Over the span of half a decade Nigeria has risen to the forefront of renewable energy investment in the developing world.
Developers and investors alike are flocking to the sunny African nation with the hopes of becoming one of the early pioneers in a solar energy market that is projected to expand tenfold over the next ten years. The mood among stakeholders is unanimously positive. The Nigerian government stands as a role model for its serious and progressive attitude towards the rising threat of climate change.
Undoubtedly, a big reason for this is the fact that Nigeria is already suffering the early effects of climate change: it has suffered ever intensifying streaks of extreme weather and scorching droughts. This has disillusioned both the people and the government, and currently climate change is among Nigeria’s three most serious concerns.
Despite being faced with political unrest, domestic currency inflation and low oil prices, the Nigerian government has enacted new regulations, frameworks and reforms to encourage renewable energy at an unprecedented pace.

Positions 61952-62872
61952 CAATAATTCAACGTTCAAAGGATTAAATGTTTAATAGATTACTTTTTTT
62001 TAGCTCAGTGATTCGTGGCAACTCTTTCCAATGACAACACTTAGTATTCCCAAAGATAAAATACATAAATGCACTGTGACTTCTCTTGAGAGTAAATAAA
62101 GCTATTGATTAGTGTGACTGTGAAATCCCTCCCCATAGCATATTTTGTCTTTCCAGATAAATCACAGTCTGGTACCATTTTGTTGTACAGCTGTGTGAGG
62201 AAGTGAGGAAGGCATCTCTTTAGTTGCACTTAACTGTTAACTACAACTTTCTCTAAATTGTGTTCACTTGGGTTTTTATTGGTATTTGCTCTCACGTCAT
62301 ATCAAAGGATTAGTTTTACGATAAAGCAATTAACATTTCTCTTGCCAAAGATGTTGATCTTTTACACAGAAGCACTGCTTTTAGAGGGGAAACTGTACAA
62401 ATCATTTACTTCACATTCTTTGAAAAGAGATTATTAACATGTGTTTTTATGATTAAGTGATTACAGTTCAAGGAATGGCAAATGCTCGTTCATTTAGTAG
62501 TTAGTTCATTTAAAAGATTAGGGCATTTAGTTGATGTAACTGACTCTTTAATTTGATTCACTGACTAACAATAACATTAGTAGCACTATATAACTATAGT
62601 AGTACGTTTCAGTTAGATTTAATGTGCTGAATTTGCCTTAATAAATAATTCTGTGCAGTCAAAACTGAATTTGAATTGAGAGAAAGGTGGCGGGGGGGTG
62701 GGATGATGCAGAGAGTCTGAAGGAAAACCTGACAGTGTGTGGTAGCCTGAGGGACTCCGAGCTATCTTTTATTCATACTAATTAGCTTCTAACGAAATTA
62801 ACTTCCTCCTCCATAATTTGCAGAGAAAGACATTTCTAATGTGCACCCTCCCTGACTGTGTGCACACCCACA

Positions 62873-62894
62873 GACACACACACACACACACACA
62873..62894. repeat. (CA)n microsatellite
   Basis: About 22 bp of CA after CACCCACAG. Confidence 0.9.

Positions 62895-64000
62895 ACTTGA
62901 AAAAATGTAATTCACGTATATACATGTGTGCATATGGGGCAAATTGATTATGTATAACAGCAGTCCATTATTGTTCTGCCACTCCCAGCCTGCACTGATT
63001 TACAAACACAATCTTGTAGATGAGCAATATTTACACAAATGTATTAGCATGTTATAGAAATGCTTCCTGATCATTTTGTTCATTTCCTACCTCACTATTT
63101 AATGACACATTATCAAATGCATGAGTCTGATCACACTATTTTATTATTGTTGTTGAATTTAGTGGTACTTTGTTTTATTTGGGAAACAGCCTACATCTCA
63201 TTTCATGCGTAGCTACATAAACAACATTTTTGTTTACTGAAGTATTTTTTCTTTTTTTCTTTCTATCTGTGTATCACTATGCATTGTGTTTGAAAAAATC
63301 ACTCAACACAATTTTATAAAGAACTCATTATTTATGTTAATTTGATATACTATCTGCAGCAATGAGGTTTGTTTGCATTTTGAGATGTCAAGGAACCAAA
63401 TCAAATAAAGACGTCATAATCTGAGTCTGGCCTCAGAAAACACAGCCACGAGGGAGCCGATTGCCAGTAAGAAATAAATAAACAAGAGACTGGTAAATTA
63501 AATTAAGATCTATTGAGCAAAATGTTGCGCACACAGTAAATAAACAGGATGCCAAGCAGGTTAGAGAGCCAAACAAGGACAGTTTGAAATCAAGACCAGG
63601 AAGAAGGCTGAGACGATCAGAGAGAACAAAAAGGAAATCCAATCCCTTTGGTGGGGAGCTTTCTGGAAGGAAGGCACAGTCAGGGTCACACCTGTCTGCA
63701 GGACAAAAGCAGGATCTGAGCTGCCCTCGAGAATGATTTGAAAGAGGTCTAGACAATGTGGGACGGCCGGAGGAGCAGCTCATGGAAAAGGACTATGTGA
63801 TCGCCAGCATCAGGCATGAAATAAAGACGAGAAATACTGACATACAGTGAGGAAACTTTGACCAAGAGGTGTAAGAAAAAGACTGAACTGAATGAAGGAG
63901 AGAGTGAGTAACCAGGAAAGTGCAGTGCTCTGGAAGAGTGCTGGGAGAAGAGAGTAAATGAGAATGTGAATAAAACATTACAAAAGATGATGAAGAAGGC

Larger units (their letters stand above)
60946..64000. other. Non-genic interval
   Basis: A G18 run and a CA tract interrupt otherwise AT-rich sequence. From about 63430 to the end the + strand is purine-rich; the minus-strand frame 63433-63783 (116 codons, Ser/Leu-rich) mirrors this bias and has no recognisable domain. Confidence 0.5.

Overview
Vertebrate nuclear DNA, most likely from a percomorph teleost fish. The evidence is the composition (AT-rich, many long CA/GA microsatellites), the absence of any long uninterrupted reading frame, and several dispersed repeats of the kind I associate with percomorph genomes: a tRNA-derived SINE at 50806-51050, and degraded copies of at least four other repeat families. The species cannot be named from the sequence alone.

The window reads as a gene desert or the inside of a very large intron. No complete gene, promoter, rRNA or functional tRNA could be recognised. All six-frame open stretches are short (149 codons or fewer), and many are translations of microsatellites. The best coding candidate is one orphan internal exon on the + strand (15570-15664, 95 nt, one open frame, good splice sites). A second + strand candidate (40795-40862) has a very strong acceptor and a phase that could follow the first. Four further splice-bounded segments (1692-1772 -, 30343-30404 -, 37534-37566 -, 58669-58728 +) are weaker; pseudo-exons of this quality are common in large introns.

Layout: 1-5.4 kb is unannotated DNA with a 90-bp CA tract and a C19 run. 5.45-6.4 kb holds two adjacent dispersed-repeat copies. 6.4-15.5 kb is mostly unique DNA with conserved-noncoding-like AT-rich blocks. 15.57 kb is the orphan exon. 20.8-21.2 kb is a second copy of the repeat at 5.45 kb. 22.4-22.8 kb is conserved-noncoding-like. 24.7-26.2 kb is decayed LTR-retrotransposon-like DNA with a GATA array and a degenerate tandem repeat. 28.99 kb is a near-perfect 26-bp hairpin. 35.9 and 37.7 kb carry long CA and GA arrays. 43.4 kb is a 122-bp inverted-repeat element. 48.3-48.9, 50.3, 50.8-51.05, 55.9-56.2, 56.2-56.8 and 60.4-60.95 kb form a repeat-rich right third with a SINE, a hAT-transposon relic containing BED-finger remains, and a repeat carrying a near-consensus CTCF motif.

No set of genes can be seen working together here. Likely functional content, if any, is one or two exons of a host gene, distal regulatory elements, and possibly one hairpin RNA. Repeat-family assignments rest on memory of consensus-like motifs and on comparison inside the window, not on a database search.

The purpose of this report, which was created in partnership with the Renewable Energy Association Nigeria (REAN), is to provide an overview of the key facts and figures related to Nigeria’s political situation, power sector and solar market developments. It serves as a prelude to The Solar Future Nigeria conference Solarplaza will be organizing 25-26 April 2017 in Lagos.
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